Parents of young children planning to take part in holiday festivities — such as parties — this year should be prepared to parent while hungover the following day, a recent poll from the University of Michigan’s C.S. Mott Children’s Hospital says.
The poll recently surveyed 1,170 parents with at least one child who is 9 years of age or younger. Of the respondents, 27 percent said they often drink alcoholic beverages during “special events,” while 36 percent said they drink “sometimes” and 17 percent said they “rarely" drink at these events.
But while many of the respondents said they plan for “transportation and child care before a special event,” a fewer number “consider how excess drinking may affect parenting the next day,” a news release from the university states.
In fact, 24 percent of respondents to the survey said they are not likely to make plans “for alcohol limits or day-after child care,” while 8 percent of parents who took part in the survey “reported a prior situation where they may have been too impaired from alcohol to fulfill their parenting responsibilities,” though many of those same parents said this later led them to limit their alcohol consumption or plan ahead for their child’s care to prevent a similar situation in the future.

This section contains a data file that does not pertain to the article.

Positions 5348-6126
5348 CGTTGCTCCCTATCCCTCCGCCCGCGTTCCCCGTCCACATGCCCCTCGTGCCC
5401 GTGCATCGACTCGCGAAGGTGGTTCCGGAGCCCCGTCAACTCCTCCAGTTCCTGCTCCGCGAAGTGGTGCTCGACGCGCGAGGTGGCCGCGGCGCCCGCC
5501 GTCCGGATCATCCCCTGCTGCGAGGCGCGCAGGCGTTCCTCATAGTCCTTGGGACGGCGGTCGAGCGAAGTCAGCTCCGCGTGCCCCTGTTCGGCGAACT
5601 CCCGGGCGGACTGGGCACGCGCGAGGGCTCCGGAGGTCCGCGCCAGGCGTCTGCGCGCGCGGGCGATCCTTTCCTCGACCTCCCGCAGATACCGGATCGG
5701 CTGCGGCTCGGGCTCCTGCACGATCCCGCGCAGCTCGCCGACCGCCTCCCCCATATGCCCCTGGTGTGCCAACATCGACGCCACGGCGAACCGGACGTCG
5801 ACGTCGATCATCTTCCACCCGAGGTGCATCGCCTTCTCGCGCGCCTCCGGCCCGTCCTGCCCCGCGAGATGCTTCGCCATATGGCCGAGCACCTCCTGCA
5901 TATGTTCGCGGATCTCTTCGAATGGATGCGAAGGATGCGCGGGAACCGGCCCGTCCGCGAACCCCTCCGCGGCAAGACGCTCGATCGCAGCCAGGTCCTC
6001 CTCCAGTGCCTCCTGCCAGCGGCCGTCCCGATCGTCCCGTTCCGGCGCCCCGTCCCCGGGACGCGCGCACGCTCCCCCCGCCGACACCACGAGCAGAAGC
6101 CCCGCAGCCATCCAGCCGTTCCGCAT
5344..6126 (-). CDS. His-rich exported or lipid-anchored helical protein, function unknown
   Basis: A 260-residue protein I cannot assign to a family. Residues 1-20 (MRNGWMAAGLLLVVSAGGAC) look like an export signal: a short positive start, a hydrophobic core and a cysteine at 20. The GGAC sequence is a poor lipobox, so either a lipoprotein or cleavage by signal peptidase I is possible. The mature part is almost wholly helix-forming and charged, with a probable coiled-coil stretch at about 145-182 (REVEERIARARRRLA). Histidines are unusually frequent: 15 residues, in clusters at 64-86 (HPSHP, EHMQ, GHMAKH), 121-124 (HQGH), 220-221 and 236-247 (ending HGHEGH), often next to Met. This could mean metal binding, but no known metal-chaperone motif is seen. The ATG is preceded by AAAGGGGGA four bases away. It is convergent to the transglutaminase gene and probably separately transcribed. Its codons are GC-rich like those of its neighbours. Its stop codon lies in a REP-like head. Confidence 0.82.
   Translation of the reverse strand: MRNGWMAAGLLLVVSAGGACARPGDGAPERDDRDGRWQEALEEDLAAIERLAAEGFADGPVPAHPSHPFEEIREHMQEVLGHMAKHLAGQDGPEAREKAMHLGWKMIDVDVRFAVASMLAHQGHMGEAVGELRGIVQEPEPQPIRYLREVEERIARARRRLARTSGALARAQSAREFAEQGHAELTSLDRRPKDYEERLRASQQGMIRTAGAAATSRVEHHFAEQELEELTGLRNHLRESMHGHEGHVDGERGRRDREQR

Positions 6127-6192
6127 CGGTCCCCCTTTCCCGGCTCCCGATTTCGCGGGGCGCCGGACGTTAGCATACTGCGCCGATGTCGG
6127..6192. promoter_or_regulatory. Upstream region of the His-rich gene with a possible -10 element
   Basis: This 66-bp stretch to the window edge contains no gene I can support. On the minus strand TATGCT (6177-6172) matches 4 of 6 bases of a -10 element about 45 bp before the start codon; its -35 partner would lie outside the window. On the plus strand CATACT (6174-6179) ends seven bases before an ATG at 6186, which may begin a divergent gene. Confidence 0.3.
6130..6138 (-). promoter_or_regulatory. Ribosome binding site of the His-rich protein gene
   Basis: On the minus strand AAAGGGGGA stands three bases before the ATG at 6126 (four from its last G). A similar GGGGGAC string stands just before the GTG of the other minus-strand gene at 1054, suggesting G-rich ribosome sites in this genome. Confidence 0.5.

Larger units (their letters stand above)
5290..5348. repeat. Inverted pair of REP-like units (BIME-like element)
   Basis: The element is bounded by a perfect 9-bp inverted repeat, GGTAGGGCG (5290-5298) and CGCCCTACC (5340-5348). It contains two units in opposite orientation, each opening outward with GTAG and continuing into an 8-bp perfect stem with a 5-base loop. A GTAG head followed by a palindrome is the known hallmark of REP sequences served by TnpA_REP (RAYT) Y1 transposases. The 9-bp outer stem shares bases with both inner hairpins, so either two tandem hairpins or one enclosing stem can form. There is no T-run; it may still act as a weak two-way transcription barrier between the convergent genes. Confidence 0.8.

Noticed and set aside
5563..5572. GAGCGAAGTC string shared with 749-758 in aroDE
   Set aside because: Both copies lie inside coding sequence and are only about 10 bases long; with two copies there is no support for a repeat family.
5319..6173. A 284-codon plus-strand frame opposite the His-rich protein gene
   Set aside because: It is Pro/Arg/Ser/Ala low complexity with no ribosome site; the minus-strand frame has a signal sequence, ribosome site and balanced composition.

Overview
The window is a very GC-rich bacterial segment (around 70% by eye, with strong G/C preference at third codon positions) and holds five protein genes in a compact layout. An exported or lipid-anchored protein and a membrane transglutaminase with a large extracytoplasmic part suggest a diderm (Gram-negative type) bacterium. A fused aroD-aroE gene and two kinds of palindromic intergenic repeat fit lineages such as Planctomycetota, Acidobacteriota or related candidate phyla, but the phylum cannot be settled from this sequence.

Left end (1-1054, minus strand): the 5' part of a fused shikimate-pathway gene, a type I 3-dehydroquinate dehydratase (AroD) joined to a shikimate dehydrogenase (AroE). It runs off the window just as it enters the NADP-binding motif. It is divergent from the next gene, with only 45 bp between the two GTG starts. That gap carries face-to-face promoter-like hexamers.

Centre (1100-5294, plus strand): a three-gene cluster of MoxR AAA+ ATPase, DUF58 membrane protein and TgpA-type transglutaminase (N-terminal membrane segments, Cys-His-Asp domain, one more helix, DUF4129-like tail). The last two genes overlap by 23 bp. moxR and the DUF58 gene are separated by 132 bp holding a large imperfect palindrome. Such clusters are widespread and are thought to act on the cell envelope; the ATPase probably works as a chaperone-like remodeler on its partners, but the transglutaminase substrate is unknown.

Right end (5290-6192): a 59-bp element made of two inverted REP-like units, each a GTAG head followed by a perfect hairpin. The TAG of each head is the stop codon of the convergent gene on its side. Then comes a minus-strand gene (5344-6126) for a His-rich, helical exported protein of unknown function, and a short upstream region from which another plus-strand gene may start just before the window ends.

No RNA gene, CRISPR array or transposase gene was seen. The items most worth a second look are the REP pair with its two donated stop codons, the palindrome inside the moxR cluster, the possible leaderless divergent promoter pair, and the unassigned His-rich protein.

The poll’s authors warn that drinking too much could also affect their child’s safety.
For instance, about 29 percent of parents said “they know of another adult who might have caused an unsafe situation for their child due to drinking alcohol on a special occasion,” according to the survey, which explained that 61 percent of respondents said they were concerned the adult was too “impaired or hungover” to supervise their child, while 48 percent said they were concerned the adult was not capable of handling a “possible emergency” at that time.
Even fewer — 37 percent — said they were concerned that the adult drove with their child while “impaired.” Twenty-eight percent expressed concern the adult was “violent or out of control in front of the child” while 7 percent said they were worried the adult injured the child.
“Though rare, occurrences of this severity should prompt adults to step in and ensure the child’s immediate safety, such as keeping the child in another adult’s care until the drunk parent can sober up, and to urge the offending parent to make better choices in the future regarding alcohol use,” the poll’s authors wrote.
While the poll’s authors noted ”special events” — such as weddings and holiday parties — are an opportunity for parents to socialize with other adults, “advance[d] planning is necessary to ensure that children have appropriate care and supervision during and after the celebration."
“This should include strategies to avoid overindulging, such as alternating alcoholic and non-alcoholic beverages. Transportation plans should ensure that the parent arrives home safely and that the babysitter is not relying on an impaired parent for a ride home,” they wrote. “If alcohol use might cause the parent to feel suboptimal the following day, childcare arrangements might involve the child staying overnight at a friend or relative’s home.”